Shock - Lack of Compression:


The bike will not turn in entering a turn.
With bottoming, control and traction are lost.
With excessive rear end squat, when accelerating out of corners, the bike will tend to steer wide.

Insufficient compression - Increase compression "gradually until traction and control is optimized and/or excessive rear end squat is gone.

Shock - Too Much Compression:


Ride is harsh, but not as bad as too much rebound. As speed increases, so does harshness.
There is very little rear end squat. This will cause loss of traction/sliding. Tire will overheat.
Rear end will want to kick when going over medium to large bumps.

Too much compression - Decrease compression until harshness is gone. Decrease compression until sliding stops and traction is regained.


Front Fork Problems
Possible Cure

Race sag too small -
Reduce preload.

Race sag too great -
Increase preload.

Forks compress too far on smooth turns -
Stiffer springs, increase preload.

Forks dive too far (bottom out) -
Stiffer springs, reduce air gap, possibly increase preload.

Always losing front end on corner entry -
Softer springs, adjust weight distribution.

Front end chatters coming out of corners -
Softer rebound springs or main springs, reduce damping.

Bike difficult to turn in -
Softer springs, reduce preload or compression damping, alter steering geometry

Front wheel skips on bumps -
Softer springs, reduce compression damping, increase air gap.

Forks judder when braking on a straight -
Reduce compression damping.

Forks dive too fast -
Increase compression damping.

Forks pump down on fast bumpy corners -
Reduce rebound damping.

Excessive pogo action through chicanes -
Slightly increase rebound damping.

Front end shakes (not chatters) in corners -
Increase rebound damping.

Front end shoots up too fast after braking -
Increase rebound damping.


Rear Shock Problems
Possible Cure

Race sag too great -
Increase preload.

Race sag too small -
Reduce preload.

Rear squats on acceleration -
Stiffer spring, increase anti-squat angle, slightly increase compression damping.

Very Harsh ride over ripples -
Reduce compression damping.

Bike wallows -
Increase rebound damping.

Rear jacks up too fast on braking -
Increase rebound damping.

Rear end chatters exiting slow corners -
Increase rebound damping.

Bike kicks off ripples or bounces on bumps -
Increase rebound damping.

Rear end pumps down on bumpy corners -
Reduce rebound damping.


Front end dive while on the brakes becomes excessive.
Rear end of motorcycle wants to "come around" when using front brakes aggressively.
Front suspension "bottoms out" with a solid hit under heavy braking and after hitting bumps.
Front end has a mushy and semi-vague feeling, similar to lack of rebound damping.


Overly harsh ride, especially right at the point when bumps and ripples are contacted by the front wheel.
Bumps and ripples are felt directly - the initial hit is routed through the chassis instantly, with big bumps bouncing the tire off the pavement.
The bike's ride height is affected negatively - the front end winds up riding too high in the corners.
Brake dive is reduced drastically, though the chassis is upset significantly by bumps encountered during braking.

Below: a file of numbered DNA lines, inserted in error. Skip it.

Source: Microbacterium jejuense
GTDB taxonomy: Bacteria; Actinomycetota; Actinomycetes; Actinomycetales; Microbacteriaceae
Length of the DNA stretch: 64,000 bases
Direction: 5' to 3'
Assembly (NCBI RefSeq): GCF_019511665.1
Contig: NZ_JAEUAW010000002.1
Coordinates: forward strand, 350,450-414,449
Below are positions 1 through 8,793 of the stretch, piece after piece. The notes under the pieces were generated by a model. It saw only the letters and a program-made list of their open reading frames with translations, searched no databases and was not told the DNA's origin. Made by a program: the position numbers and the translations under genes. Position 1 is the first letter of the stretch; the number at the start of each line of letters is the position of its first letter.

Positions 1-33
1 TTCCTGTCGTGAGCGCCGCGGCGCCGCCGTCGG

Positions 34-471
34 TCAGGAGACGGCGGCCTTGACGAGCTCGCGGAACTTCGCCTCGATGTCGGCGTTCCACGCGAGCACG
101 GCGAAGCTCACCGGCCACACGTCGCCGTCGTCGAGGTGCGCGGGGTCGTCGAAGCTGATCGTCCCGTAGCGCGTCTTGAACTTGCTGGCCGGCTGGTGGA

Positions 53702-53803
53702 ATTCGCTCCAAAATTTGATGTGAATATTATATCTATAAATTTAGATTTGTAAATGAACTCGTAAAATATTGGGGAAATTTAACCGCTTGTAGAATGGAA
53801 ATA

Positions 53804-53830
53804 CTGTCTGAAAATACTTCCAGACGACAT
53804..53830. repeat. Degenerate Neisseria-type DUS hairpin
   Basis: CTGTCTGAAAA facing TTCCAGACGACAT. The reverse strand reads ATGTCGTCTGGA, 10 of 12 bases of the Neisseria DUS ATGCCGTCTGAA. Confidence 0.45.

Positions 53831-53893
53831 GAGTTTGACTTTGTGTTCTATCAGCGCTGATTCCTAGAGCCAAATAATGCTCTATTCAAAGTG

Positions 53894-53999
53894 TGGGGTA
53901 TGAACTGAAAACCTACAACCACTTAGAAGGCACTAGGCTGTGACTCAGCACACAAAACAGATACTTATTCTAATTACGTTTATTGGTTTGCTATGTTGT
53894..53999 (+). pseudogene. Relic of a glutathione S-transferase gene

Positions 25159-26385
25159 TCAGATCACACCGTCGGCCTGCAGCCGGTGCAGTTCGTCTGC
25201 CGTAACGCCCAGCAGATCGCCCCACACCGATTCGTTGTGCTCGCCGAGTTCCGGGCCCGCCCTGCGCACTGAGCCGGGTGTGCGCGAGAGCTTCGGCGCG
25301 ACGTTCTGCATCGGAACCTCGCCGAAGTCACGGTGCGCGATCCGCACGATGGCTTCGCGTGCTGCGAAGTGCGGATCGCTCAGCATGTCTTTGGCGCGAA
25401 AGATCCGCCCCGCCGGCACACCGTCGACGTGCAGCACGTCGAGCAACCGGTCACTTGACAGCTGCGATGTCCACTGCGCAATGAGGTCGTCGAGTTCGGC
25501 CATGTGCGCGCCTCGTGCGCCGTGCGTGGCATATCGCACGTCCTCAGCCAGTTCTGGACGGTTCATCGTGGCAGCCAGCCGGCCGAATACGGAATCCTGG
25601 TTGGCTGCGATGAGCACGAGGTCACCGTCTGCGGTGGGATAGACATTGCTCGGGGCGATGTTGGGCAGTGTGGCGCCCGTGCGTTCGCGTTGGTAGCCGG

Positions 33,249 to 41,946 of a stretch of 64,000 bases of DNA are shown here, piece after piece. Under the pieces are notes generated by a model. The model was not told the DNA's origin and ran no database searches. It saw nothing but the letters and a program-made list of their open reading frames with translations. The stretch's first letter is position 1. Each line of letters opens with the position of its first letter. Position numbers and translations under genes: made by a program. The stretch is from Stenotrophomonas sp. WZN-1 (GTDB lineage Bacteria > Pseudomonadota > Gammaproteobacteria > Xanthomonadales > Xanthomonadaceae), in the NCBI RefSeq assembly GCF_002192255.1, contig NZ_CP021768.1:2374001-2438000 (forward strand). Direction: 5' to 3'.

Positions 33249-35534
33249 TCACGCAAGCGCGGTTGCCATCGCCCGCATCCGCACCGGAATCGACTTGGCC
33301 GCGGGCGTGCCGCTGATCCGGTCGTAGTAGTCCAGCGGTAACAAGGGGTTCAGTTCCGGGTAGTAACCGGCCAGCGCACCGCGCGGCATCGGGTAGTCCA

The fork offers a supremely plush ride, especially when riding straight up. However, when the pace picks up the feeling of control is lost. The fork feels mushy, and traction "feel" is poor.
After hitting bumps at speed, the front tire tends to chatter or bounce.
When flicking the bike into a corner at speed, the bike will tend to "porpoise" or wallow a bit, before settling down. Getting aggressive with the controls makes it worse. As speed increases and steering inputs become more aggressive, chassis attitude and pitch become a real problem, with the front traction feedback going numb after the bike is countersteered hard into a turn.


The ride is quite harsh - just the opposite of the plush feet of too little rebound. Rough pavement makes the forks feel as if they're locking up with stiction and harshness.
Under hard acceleration exiting bumpy corners, the front end feels like it wants to "wiggle" or "tankslap." The tire feels as if it isn't staying in contact with the pavement when on the gas.
The harsh, unforgiving ride makes the bike hard to control when riding through dips and rolling bumps at speed. The suspension's reluctance to maintain tire traction through these sections erodes rider confidence.



Too much rear end "squat" under acceleration - bike wants to steer wide exiting corners (since chassis is riding rear-low/nose-high).
Hitting bumps at speed causes the rear to bottom, which upsets the chassis.
Chassis attitude affected too much by large dips and "G-outs" - steering and control become difficult due to excessive suspension movement.


Ride is harsh, though not quite as bad as too much rebound - however, the faster you go the worse it gets.
Harshness hurts rear tire traction over bumps, especially during deceleration.
There is very little rear end "squat" under acceleration.
Medium to large bumps are felt directly through the chassis - when hit at speed, the rear end kicks up.


The ride is plush at cruising speeds, but as the pace increases, the chassis begins to wallow and weave through bumpy corners.
Poor traction over bumps under hard acceleration - rear tire starts to chatter due to lack of wheel control.
Excessive chassis pitch through large bumps and dips at speed - rear end rebounds too fast, upsetting chassis with a pogo-stick action.


Very harsh ride - rear suspension compliance is poor and "feel" is vague.
Poor traction over bumps during hard acceleration (due to lack of suspension compliance).
Bike wants to run wide in corners since the rear end is "packing down" - this forces a nose-high chassis attitude, which slows down steering.
Rear end wants to hop and skip when the throttle is chopped during aggressive corner entries